Shas chair Aryeh Deri turned to former Prime Minister Benjamin Netanyahu June 14 during an afternoon meeting of the right-wing opposition bloc and called Netanyahu “prime minister.” Deri immediately realized his mistake and mumbled, “This is tough.” It was less than 24 hours after the swearing-in of the new government headed by Prime Minister Naftali Bennett. Now that Netanyahu is chairman of the opposition, Deri lost his position as minister of the interior, too.
The incident was almost touching. Netanyahu, who had been one of Israel’s strongest prime ministers, sat surrounded by the heads of the right-wing opposition faction: the ultra-Orthodox; the radical Religious Zionism party and members of the Likud, all of them members of the former coalition and government. With the state now being run by others, all of the former ministers, deputy ministers and committee heads had vacated their offices that morning.
Netanyahu rescued Deri from his embarrassment, joking, “Call me “Your Highness.”
Netanyahu convened the emergency meeting the day after he lost his mandate. He needs his allies, mainly the two ultra-Orthodox parties kicked out of the government after many years of power, to remain united around him and retain hope of returning to the government with him.
The alliance between Netanyahu and the ultra-Orthodox was one of the strongest, most impenetrable coalitions in Israeli politics. For many years Netanyahu gave them rulership, important portfolios and budgets, and in turn they were the prime minister’s safety net. Even when Netanyahu got into legal trouble and became a lame duck, the ultra-Orthodox did not abandon him and firmly rejected offers from the opposition. His ultra-Orthodox partners marched with him into the opposition.
The heads of the ultra-Orthodox parties seem to be in shock and are still working to grasp the situation. So long as Netanyahu can convince others that the change coalition will fall apart, they will cling to him as they know that they need one another.
The new government is characterized by secular or non-Orthodox elements such as Labor Knesset member and Reform Rabbi Gilad Kariv, who was appointed chair of the Constitutional Committee. Until now, this position was held by ultra-Orthodox Knesset member Yaakov Asher, who ruled it with a strong hand.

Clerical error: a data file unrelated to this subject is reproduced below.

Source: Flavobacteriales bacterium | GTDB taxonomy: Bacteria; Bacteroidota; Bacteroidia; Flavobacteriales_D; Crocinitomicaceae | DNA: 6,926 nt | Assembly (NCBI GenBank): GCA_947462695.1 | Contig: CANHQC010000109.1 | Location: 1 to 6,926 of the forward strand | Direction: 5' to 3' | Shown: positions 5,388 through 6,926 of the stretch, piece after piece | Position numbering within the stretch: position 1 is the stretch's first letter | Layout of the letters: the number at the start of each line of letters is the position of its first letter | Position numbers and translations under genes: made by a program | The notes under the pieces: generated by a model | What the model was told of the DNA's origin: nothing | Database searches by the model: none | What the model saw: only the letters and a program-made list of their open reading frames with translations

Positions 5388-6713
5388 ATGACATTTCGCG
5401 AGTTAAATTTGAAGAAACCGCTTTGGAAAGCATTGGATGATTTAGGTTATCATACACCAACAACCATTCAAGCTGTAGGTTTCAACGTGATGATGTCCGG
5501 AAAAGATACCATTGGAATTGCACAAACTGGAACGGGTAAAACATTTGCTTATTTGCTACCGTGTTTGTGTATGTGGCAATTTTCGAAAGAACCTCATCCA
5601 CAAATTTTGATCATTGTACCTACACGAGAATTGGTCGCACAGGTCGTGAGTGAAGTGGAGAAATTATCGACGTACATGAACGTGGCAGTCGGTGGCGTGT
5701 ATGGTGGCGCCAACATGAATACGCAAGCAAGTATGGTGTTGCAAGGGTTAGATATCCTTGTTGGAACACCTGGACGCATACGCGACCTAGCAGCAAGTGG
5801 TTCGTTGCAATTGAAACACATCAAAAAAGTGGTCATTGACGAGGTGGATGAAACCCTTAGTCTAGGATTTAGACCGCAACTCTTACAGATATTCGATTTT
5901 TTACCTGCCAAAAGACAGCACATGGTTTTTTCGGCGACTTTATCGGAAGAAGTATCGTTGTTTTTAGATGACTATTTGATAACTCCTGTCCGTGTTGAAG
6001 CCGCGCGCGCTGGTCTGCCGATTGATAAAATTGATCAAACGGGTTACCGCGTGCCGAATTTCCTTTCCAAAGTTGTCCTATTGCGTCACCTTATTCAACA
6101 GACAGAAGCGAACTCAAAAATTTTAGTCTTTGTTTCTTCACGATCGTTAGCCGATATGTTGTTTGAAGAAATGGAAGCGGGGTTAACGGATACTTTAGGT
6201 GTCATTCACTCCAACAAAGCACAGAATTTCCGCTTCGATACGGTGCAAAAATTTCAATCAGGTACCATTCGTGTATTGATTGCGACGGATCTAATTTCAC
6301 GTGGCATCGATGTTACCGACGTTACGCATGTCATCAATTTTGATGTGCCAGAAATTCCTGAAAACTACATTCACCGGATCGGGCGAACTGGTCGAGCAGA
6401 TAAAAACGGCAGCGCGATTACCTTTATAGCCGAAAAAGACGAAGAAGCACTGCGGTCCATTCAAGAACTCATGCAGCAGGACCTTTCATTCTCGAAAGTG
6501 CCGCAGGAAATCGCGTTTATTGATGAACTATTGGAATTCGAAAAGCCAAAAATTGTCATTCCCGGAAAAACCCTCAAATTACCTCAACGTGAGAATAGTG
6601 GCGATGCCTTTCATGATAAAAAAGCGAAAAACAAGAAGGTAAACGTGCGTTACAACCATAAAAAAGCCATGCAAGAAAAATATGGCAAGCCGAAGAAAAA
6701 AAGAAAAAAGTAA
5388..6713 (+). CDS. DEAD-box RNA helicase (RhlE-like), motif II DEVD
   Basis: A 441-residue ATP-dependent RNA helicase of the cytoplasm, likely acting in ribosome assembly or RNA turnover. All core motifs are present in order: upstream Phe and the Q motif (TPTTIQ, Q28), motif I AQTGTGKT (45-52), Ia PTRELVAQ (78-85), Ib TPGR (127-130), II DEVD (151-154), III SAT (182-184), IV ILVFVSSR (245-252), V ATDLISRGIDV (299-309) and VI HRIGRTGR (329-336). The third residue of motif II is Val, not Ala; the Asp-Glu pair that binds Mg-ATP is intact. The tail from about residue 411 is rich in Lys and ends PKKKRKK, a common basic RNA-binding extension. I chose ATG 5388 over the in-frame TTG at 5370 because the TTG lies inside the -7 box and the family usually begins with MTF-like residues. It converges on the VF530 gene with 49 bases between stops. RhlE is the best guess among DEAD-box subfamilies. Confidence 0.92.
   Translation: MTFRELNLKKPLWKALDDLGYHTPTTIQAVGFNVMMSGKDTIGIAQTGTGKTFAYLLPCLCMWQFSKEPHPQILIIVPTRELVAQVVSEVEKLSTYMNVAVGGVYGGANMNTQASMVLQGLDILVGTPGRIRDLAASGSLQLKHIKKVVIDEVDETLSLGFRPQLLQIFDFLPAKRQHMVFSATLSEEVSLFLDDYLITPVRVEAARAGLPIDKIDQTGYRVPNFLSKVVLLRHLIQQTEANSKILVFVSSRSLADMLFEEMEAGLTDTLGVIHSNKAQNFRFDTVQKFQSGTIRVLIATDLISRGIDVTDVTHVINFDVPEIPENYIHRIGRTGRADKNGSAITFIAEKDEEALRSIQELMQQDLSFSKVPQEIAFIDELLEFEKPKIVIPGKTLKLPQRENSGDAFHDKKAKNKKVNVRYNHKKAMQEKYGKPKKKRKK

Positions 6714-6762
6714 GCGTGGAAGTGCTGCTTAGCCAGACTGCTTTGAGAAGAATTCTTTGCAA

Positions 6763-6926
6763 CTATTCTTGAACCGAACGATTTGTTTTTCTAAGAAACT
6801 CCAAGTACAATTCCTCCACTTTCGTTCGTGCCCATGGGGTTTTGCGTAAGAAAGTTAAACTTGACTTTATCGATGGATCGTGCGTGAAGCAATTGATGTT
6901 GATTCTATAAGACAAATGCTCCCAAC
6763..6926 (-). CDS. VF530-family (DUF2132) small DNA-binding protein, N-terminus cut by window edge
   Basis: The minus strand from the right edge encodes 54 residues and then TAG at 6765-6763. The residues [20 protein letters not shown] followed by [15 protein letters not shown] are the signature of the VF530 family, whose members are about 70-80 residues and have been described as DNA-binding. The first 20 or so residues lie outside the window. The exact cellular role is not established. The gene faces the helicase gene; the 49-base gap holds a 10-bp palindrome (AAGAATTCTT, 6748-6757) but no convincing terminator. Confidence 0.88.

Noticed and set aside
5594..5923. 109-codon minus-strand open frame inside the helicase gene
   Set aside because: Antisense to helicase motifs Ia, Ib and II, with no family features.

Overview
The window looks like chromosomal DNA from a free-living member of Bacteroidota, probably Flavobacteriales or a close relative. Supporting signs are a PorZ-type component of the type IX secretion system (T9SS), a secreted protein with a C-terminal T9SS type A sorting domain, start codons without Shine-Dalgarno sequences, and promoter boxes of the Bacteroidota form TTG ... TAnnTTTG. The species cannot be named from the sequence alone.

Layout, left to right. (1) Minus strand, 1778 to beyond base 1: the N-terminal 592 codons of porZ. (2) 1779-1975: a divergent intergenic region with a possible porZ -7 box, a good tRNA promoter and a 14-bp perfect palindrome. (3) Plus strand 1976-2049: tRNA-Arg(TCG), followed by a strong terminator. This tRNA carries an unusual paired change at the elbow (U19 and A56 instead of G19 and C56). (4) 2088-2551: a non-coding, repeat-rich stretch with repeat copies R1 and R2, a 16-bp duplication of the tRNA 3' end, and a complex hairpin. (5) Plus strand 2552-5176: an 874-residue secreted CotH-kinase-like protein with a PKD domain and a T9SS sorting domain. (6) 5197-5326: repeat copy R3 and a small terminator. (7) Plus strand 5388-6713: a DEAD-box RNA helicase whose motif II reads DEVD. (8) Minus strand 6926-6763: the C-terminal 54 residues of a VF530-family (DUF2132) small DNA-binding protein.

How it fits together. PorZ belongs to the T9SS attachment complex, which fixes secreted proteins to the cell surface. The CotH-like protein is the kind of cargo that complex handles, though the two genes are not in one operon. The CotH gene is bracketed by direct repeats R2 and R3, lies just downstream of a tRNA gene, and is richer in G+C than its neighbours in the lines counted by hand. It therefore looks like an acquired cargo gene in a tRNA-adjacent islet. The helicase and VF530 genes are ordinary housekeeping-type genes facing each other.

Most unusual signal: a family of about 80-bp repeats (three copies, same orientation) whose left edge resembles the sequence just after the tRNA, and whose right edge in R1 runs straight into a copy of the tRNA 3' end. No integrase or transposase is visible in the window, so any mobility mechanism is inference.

Yisrael Beitenu chair and Finance Minister Avigdor Liberman has become the top enemy of the ultra-Orthodox parties over the last two years. Now it seems like he's enjoying baiting them publicly with comments such as, “I hope that Shas and United Judaism spend many years in the opposition. I’m not seeking vengeance and have no interest in negatively affecting their lifestyles, but I’m not willing to let them harm my lifestyle either.”
Liberman spoke yesterday about his intentions regarding the ultra-Orthodox: “We will try with all our might to promote core studies for all students, so that the sons and daughters of the ultra-Orthodox sector will be able to pass matriculation examinations like everyone else. This will enable them to acquire a profession and stand on their own feet economically, and not to rely on government allowances.” He was describing the nightmare of the ultra-Orthodox, a possibility they had fended off with Netanyahu’s help.
Now the big question is: How long will the alliance between the ultra-Orthodox parties and Netanyahu last?
In his meeting with his political partners, the former prime minister projected strength and self-confidence, saying, “This fraudulent government will fall much faster than you think.” After planting this hope, he unfurled his blueprint that depends on the unity of the opposition: “I ask for iron discipline in the opposition,” he said. “I intend to serve as a personal example. I also want cohesion. … I see where their weaknesses lie. … We can do it, on the condition that we work together cohesively, united with iron discipline. We must use our weapons against them, and not among ourselves. If we work together, we will achieve our goals; if we fight among ourselves, we will not succeed.’’
All the ultra-Orthodox legislators seem to be giving themselves over to Netanyahu’s dictates, no questions asked.
“What they wanted was to undermine the right-wing bloc, and the ultra-Orthodox and traditional Jews, and this meeting will cause us to suffer many more blows,” said United Judaism legislator Moshe Gafni. Gafni himself was ejected from his long-held position as chair of the Finance Committee. “They wanted us ultra-Orthodox to leave this bloc, but we won’t: we will remain here, this is our political home.”